Capital punishment is an 'inhuman measure' says Pope Francis

Pope Francis has implored the church to take a stronger stance against capital punishment. Describing capital punishment as an 'inhuman measure' that 'heavily wounds human dignity', he said that previous church teaching is in need of development.

Addressing members of the Pontifical Council for the Promotion of the New Evangelization, the Pope called for the topic to be given 'a more adequate and coherent space' within the Catholic Church.

ReutersPope Francis has called for stronger opposition to capital punishment from the Catholic Church.

He went on to remark that capital punishment is fundamentally contrary to the gospel, arguing that all human life is sacred before God who is the only 'true judge and guarantor'.

He said that in addition to ending a life, capital punishment also eliminates an individual's opportunity for repentance and the potential of a new, holy life.

The church's current stance on capital punishment, he said, reflects increased 'social maturity' and as such, church teaching is not static but adapts in response to modern questions.

Speaking at an event marking 25 years since the Catechism of the Catholic Church yesterday, he reiterated that regardless of the severity of the crime, capital punishment is unjustifiable because it 'attacks the inviolability and dignity of the person.'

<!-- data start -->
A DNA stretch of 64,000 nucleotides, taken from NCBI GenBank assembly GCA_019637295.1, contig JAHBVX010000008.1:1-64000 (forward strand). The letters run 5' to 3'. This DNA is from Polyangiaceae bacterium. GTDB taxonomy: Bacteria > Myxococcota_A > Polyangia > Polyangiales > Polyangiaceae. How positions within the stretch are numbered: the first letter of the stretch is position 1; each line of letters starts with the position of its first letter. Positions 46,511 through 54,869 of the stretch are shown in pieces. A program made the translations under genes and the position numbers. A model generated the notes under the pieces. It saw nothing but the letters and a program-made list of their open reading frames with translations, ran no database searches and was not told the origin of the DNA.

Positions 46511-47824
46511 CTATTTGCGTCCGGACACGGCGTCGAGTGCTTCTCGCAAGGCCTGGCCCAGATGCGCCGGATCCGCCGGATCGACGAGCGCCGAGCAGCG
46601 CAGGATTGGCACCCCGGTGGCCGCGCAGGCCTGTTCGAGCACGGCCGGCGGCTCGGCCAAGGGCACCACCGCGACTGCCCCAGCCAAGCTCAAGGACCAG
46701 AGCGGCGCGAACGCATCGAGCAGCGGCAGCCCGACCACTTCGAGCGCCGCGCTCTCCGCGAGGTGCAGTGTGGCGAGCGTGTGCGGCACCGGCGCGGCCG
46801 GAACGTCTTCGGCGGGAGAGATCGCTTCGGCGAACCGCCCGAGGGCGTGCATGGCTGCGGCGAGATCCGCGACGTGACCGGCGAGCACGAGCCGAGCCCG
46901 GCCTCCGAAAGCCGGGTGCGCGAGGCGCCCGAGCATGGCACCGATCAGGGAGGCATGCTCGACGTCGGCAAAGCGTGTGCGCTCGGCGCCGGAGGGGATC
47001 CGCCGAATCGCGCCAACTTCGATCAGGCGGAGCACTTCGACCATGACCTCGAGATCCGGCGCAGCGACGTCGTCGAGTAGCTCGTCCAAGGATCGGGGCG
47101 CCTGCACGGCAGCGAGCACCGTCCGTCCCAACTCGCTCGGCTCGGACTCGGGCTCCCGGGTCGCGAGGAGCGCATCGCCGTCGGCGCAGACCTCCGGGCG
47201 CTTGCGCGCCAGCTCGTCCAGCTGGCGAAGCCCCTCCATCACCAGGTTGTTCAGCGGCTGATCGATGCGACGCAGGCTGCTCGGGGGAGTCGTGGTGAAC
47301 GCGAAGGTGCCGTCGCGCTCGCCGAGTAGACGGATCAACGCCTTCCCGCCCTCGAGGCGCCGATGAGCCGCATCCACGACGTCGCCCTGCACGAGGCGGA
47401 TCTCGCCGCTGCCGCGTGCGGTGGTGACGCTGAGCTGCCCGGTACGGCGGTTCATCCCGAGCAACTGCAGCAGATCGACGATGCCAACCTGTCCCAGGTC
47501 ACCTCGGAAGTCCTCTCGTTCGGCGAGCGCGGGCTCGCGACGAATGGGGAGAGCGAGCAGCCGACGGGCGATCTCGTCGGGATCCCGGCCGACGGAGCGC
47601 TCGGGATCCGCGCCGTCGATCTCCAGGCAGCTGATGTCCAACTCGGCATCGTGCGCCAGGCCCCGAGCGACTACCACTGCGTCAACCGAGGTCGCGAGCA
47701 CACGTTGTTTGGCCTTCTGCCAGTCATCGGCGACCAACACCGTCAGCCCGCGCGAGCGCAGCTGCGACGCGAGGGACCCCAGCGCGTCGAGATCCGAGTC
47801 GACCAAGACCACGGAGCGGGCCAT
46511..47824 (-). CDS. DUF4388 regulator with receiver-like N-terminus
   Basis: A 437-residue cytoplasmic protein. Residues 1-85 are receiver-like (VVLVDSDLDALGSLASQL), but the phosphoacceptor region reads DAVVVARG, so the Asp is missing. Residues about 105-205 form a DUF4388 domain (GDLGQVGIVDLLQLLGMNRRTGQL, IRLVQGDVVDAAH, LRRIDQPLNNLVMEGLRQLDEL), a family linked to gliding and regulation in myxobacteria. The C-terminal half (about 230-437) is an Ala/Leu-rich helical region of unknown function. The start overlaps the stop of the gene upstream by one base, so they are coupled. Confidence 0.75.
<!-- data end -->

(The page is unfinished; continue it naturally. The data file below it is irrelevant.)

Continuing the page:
Up until Pope Paul VI officially prohibited it in 1969, the church endorsed the death penalty.

Pope Francis described past use of the death penalty as 'dictated by a mentality that was more legalistic than Christian.'

Christianity, he said, has always emphasised the dignity of human life right from conception to natural death. Therefore, the church is obliged to accept responsibility and acknowledge that previously accepted practices were contrary to church teaching.

The first edition of the Catechism of the Catholic Church was published by St. John Paul II in 1992 but amended five years later recognised 'as well-founded the right and duty of legitimate public authority to punish malefactors by means of penalties commensurate with the gravity of the crime, not excluding, in cases of extreme gravity, the death penalty'.